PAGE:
Tuesday, March 24, 2015

2014 EAWE: Batwa Pygmies and Queen Elizabeth National Park Day 1

All right, time to stop being lazy. Here is the much-delayed continuation of my epic East African Wildlife Extravaganza when my mom visited Uganda in August 2014.

After our amazing gorilla trek on Thursday, the plan was to go on a tour of the local Batwa pygmy village. Mom, D, and I - once we convinced ourselves to stand upright again - decided that another two hour 'walk' up and down hills in the rain wasn't in the cards. No problem, our guide told us, some of the community will come up to the visitor's center to dance and tell you about their traditions. So we decided on that.

The Batwa people, traditionally hunters and gatherers, lived in Bwindi Impenetrable Forest until 1992 when it became a national park. Their eviction was then and remains controversial, but they've adapted to a more agrarian way of life and integrated with other local communities. http://www.batwaexperience.com, among other organizations, allows tourists to learn more about the Batwa and their cultural heritage. Think what you will about tribal tourism, but I remember watching National Geographic documentaries as a child about Batwa and other pygmy tribes in central Africa and being fascinated. I was happy to donate to the local school to meet some of the villagers and learn a bit. We were treated to a lively dance show, with children from all over the area joining in to hang out with the muzungu. The local matriarch is 94 and still going strong; after she danced quite energetically for us she proudly told us she lived the first half of her life in the forest and the second half outside and helps keep tradition alive among the new generations. After a quick discussion about traditional medicine and fire-starting techniques, we bought some beautiful baskets and presented a donation of both money and school supplies for the community. A lovely way to spend the afternoon.

After a tasty dinner by the fire recounting stories of the day (growing more exaggerated as we recalled the day's adventures) we retired to bed. Mom and I lay awake for a while marveling that we saw the gorillas and noticing all the new muscle groups who were making their presence known. My legs and feet were obviously tired, but then my arms started hurting from the exertions with the walking stick pushing and pulling myself up and down the mountain. Bruises started to appear within hours, badges of honor.

I slept well, thankfully, and woke the next morning ready for safari! After a hearty breakfast we bid farewell to Bwindi and were treated to amazing views of the rainforest and the clouds and mist. Gorillas in the mist for sure.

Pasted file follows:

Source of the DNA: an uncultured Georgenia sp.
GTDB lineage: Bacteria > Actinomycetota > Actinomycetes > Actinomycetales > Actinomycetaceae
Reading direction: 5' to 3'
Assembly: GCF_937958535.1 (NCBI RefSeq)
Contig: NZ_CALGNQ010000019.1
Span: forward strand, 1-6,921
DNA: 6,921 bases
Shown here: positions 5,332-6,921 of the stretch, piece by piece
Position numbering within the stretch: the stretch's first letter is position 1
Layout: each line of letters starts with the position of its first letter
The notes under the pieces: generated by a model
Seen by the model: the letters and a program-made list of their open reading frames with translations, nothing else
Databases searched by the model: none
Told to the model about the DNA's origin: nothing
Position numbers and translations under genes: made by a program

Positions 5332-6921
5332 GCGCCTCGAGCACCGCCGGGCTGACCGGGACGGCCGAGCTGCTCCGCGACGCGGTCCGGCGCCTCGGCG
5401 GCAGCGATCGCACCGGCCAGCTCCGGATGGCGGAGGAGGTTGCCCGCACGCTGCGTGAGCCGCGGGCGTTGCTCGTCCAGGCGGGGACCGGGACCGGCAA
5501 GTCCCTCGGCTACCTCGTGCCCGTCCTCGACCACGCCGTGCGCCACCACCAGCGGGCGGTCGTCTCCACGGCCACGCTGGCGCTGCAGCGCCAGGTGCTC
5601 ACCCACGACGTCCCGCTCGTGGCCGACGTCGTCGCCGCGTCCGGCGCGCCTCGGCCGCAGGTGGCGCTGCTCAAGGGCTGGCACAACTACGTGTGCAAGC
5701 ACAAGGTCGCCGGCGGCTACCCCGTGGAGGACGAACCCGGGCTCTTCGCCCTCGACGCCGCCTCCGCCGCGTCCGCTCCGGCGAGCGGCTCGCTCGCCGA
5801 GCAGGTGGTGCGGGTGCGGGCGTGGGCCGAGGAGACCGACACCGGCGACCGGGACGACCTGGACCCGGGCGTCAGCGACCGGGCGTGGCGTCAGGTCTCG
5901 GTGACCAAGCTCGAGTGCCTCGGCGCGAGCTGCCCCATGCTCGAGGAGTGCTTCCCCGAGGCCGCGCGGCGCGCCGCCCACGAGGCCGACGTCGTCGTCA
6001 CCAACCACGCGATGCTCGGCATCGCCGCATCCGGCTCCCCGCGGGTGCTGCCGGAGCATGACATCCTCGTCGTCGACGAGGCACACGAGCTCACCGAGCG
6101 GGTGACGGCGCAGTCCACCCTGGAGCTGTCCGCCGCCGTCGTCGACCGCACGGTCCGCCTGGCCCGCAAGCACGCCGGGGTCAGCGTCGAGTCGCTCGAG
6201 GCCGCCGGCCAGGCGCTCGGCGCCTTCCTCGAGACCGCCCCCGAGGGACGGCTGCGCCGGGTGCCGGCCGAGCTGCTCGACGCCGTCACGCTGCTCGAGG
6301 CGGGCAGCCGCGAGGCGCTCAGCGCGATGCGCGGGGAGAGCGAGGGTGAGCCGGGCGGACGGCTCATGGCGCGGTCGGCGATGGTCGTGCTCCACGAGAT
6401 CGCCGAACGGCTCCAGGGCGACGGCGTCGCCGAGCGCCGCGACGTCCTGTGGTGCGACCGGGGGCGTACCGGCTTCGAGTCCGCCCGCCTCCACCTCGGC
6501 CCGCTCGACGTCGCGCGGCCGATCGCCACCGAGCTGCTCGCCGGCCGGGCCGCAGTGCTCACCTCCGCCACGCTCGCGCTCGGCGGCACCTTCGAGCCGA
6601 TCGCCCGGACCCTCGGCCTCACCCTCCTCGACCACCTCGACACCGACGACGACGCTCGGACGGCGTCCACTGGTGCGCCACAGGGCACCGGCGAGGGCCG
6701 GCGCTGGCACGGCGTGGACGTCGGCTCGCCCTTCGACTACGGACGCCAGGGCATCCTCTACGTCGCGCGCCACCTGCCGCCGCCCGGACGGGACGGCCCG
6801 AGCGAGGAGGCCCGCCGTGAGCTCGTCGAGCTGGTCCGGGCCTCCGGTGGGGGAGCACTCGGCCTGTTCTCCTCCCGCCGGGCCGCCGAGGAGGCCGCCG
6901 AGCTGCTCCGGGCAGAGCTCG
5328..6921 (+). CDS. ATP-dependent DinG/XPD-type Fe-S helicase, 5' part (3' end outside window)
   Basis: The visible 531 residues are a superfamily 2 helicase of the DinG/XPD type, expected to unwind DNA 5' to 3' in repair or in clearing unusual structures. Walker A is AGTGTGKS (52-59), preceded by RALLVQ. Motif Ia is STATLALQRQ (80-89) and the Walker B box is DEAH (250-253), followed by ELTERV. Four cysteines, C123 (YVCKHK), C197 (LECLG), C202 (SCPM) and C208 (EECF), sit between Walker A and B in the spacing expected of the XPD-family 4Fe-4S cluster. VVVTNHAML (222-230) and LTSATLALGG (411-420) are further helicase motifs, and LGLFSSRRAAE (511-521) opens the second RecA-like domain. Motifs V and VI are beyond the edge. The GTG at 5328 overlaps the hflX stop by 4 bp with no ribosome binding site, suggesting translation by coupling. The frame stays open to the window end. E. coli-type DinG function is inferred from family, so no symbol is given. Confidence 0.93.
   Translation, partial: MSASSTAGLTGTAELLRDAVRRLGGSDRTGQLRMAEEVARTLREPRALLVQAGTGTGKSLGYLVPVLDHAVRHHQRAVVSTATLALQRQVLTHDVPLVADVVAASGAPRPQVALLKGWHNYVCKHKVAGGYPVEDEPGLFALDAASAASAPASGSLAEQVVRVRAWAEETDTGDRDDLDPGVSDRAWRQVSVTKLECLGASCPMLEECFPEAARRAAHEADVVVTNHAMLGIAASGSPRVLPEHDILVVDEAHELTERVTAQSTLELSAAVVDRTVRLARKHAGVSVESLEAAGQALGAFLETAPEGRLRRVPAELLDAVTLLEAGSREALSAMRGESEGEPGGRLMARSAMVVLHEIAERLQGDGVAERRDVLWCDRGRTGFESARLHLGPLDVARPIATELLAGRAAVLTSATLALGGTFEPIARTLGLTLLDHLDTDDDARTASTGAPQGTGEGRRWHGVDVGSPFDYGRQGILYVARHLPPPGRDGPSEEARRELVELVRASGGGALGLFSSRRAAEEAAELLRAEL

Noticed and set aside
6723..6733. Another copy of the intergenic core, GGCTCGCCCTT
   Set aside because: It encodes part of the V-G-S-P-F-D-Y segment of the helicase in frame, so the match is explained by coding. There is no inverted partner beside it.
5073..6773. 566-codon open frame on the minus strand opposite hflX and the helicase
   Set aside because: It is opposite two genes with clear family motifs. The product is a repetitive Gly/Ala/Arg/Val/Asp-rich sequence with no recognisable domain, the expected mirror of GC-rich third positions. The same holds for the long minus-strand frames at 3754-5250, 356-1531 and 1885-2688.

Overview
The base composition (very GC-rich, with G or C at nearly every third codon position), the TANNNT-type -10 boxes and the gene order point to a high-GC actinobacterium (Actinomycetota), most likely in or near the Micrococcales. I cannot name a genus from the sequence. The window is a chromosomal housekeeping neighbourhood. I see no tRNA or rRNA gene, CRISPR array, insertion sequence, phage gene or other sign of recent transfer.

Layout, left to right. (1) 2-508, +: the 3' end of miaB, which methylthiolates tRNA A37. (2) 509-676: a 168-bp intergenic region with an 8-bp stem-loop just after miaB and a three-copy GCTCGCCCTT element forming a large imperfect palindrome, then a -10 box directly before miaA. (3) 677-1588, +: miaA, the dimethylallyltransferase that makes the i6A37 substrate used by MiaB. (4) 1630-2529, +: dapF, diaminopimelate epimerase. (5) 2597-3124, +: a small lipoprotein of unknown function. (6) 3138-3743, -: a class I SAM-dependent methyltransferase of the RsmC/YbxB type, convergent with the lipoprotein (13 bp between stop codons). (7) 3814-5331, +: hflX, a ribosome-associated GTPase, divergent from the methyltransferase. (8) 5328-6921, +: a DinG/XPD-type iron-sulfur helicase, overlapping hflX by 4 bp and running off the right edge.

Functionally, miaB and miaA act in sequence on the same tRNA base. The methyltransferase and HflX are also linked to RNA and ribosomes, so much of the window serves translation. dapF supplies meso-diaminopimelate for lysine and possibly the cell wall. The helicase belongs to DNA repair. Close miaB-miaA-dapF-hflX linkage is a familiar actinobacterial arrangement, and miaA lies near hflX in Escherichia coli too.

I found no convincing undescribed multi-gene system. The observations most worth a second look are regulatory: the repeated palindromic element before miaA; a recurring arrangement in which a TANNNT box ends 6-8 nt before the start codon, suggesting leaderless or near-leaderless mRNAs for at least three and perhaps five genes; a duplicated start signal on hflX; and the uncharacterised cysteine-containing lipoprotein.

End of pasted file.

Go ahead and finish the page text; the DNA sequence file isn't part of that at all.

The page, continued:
We had a several hour drive north to Queen Elizabeth National Park. The first part was on the outskirts of Bwindi so we kept our eyes open for forest elephants and antelope and gorillas. We saw a couple duiker but no big mammals, sadly. The next leg was through mainly rural areas on marginal roads, and we all tuned out a bit. Then the road improved and the towns got bigger, and soon we crossed into Queen Elizabeth National Park!

The southern sector of QENP, the Ishasha sector, is famous for tree-climbing lions. Most of the lions favor fig trees, which are abundant in this area and afford good views of the plains. We circled the main lion trees for an hour so with nary a sighting and then drove down to a gazebo to have lunch. The gazebo overlooked the Ishasha river (if I remember correctly) and feeds into Lake Edward a bit farther north. There was an active school of hippos hanging out, and between us we were the only ones in the area. Two hippos had a mouth fight, the most protracted one I've ever seen, which greatly entertained us. As we were wrapping up lunch our guide pointed that the far bank of the river (and far is a relative term; it was within an easy stone's throw, as you can see in the photos) was Congo. So close yet so far!

We headed back out for another look at the lion trees but finally had to give up and head north. There's a main road running through the park, and we had a lot of ground to cover, so it wasn't a relaxing game drive. Eventually we crossed the Kazinga Channel via bridge, which separates Lakes Edward and George. Soon after that we turned off into the approach to Mweya Lodge. D was eager to see elephants, but Abdul cautioned that we might not be lucky given the area and time of day. We stopped for a few antelope and monkeys, but no big game. We were almost at Mweya when we saw flashes of grey through the trees. And there they were! A small but lovely herd of elephants headed to the river to drink. We marveled for a while and then drove on, encountering a lovely hippo out of the water headed for his nightly foraging.

Mweya is a gorgeous lodge in a spectacular setting overlooking the Kazinga Channel. We checked in, oriented ourselves, relaxed on the terrace with drinks, and then enjoyed a tasty buffet dinner before bed. The next morning we'd head out on our first early morning game drive, of many to come!

Cows on the road leading out of Bwindi

Gorillas in the mist!

Bwindi on the left, farms on the right


Uganda kob

Amazing fighting hippos

Those trees are in DRC

And back to regular life


Baby elly :-)


Hungry hungry hippo

Gorgeous elly


Nomads By Nature said...

So amazing to see and experience - when I go through my photos to organize, though, sometimes it feels like I only dreamed it. Can you imagine that all being your daily life?

Sadie said...

Agreed! I love looking back and remembering awesome adventures. I think in retirement I need to lead high-end safari adventure tours.